Early 20th Century steel tycoon Charles M Schwab found a way to make his people more effective and efficient which still has value now.
Rewind to 1918, and the world is a very different place. Men still wear hats with suits. Newspapers still make a profit. The President of the United States is still actually qualified for the position. And with World War One drawing to a close, steel magnate Charles M Schwab (above) is one of the richest men on the face of the earth.
Schwab ran Bethlehem Steel, which enjoyed a monopoly over certain munitions to the Allies during the War, as well as control of the USA’s naval shipbuilding efforts, earning the self-made millionaire fame and fortune. Thomas Edison described Schwab as the “master hustler”. He earned an entry in Dale Carnegie’s iconic How to Win Friends and Influence People. He appeared on the cover of Time magazine in 1926. And he did it all on the back of one simple time management technique.
Ninety-nine years ago, Schwab sat down with productivity consultant Ivy Lee — best known as the PR man for the Rockefeller family — to come up with a way to supercharge Bethlehem’s efficiency. When Schwab asked Lee’s fee, he didn’t accept a cent, instead requesting an evaluation after his super-simple policy had been implemented for three months.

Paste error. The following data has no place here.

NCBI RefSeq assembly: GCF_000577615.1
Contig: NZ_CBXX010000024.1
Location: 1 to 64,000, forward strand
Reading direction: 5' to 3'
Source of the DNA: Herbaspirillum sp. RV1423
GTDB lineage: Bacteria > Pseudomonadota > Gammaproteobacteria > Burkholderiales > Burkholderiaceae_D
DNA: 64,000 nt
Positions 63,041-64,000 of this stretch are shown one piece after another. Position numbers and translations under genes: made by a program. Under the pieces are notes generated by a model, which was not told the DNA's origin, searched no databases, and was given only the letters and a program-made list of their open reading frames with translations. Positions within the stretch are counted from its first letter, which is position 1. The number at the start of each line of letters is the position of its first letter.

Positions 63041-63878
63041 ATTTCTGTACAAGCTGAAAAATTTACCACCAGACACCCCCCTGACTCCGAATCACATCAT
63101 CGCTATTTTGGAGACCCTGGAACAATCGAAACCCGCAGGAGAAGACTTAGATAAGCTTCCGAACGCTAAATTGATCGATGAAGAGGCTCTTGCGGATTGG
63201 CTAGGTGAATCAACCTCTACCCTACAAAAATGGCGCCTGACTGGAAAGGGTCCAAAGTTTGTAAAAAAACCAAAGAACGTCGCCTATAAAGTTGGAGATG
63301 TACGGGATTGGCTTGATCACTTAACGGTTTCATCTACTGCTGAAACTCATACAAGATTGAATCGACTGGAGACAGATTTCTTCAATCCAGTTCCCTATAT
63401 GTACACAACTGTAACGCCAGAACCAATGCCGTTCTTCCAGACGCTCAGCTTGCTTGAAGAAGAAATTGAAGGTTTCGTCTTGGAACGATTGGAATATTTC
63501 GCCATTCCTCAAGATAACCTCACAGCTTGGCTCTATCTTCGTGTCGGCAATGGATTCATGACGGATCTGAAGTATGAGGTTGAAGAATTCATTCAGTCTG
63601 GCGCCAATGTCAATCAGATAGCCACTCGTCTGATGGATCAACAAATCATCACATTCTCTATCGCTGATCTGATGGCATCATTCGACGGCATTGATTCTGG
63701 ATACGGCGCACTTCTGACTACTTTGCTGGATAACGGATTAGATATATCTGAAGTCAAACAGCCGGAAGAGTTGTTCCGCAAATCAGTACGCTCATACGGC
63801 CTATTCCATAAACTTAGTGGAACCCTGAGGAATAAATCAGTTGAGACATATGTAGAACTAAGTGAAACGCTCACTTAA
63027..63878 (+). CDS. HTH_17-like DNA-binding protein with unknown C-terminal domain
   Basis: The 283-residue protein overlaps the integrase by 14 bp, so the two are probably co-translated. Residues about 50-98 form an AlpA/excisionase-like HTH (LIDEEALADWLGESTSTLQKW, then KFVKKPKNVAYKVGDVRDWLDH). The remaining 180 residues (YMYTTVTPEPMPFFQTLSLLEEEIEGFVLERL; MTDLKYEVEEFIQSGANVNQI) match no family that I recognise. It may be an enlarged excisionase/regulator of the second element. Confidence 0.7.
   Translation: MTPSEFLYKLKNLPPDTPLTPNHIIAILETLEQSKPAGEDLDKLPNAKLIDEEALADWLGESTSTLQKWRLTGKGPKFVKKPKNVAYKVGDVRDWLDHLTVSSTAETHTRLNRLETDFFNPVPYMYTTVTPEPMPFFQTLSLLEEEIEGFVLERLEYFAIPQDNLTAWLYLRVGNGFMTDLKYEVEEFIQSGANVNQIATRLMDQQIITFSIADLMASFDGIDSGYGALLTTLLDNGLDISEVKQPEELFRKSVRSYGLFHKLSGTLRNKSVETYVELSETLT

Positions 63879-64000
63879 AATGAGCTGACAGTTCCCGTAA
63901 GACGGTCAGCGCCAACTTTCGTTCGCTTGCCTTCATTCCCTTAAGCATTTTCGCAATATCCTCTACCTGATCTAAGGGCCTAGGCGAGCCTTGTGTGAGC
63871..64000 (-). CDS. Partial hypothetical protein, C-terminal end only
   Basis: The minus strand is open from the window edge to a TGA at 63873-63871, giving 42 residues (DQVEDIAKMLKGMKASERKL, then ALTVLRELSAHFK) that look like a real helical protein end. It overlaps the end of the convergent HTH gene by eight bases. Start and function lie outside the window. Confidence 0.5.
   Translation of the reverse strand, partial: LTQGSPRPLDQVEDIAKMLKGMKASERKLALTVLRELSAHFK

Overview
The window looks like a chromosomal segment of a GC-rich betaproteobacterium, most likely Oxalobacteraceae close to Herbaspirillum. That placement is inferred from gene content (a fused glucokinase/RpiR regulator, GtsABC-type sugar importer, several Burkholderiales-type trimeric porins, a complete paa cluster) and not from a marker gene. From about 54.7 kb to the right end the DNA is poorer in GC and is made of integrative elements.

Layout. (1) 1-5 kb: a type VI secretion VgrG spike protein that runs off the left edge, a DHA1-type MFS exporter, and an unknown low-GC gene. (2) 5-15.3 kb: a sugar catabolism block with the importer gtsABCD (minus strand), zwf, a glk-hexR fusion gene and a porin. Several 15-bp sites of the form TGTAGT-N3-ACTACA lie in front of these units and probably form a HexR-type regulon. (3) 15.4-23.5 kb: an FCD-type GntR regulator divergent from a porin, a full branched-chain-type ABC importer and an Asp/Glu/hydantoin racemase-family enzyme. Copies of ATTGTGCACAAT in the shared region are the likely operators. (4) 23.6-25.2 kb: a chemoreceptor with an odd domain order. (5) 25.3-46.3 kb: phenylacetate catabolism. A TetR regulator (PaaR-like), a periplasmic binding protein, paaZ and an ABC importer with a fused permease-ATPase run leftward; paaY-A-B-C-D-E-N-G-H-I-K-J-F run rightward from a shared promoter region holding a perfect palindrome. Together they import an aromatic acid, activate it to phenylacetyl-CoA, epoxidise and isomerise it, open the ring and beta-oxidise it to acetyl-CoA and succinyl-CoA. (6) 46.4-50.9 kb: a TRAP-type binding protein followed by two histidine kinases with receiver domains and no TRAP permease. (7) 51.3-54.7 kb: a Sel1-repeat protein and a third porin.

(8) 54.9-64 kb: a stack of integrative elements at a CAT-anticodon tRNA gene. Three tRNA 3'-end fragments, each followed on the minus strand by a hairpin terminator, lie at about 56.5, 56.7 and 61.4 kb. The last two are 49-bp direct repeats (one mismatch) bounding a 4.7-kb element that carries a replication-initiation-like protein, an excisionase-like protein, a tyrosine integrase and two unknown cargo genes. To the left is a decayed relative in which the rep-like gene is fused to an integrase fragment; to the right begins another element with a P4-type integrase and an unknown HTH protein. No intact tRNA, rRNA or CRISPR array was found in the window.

So what’s the big idea? Lee sat down with the companies executives for 15 minutes, and told them to write down their six priorities for the following day, numbered one to six in order of urgency. Leave the note on your desk to pick up first thing the next morning, completing no.1 before you shift to no.2. At the end of the day, redraw the list, including any leftovers from that day. Rinse and repeat.
And why does it work? Because it’s simple. It boils down tough decisions. It forces you to prioritise important tasks, and helps you tackle the most important issues while your mind is freshest. It sharpens your focus on one thing at a time, removing the burden of multi-tasking and allowing you to drill down on one thing at a time. And it cuts out procrastination, with the top-priority item constantly staring you in the face.
The proof? Three months later, Schwab sent Lee a cheque for $25,000 — worth about half a million bucks in today’s money. Not too shabby for 15 minutes’ work.